I'm sure it ought to be possible. I can only suggest a hack where
you use extra ssh connections to each carry another pair of file descriptors.
E.g. the following proof of concept script does a first ssh to run a dummy command (sleep) to connect
up local fds 5 and 6 to remote stdin and stdout, presuming these fds are
the ones you want to add to the usual 0,1,2.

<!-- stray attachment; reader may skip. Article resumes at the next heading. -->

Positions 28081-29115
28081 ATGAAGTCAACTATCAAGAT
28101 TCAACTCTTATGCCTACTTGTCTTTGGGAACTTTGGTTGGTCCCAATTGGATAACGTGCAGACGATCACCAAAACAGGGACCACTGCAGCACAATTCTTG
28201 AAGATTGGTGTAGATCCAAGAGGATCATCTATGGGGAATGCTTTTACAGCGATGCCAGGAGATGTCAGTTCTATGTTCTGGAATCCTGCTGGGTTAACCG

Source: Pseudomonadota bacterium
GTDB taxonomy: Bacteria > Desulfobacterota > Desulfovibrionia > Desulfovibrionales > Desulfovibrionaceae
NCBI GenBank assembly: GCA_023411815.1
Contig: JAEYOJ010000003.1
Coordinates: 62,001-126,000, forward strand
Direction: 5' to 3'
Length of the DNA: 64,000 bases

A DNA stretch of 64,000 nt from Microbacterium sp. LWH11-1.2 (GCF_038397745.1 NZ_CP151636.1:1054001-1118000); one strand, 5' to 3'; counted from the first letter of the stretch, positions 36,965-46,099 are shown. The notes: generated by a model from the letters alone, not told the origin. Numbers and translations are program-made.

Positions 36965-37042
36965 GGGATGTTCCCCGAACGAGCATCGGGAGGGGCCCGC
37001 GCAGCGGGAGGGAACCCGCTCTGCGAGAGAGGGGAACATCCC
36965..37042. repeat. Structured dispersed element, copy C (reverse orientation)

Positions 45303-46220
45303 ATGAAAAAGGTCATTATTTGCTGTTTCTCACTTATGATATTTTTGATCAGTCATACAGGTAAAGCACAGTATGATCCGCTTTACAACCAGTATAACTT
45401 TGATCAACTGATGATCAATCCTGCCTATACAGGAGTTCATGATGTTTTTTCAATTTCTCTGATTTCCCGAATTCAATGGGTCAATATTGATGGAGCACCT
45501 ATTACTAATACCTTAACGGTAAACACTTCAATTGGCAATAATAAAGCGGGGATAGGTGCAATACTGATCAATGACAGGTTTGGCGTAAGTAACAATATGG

Then the real ssh is done, and on the remote it connects up remote fds 5 and
6 to the stdin and stdout of the other ssh.
Just as an example, this script passes a gzipped man page
through to the remote, which unzips and runs it through man.
The stdin and stdout of the real ssh are still available for
exec 5</usr/share/man/man1/ssh.1.gz 6>/tmp/out6 # pretend need 5 and 6
ssh remote 'echo $$ >/tmp/pid; exec sleep 99999' <&5 >&6 &
sleep 1 # hack. need /tmp/pid to be set
ssh remote '
exec 5</proc/$pid/fd/0 6>/proc/$pid/fd/1
gzip -d <&5 | man /dev/stdin >&6
kill -hup $pid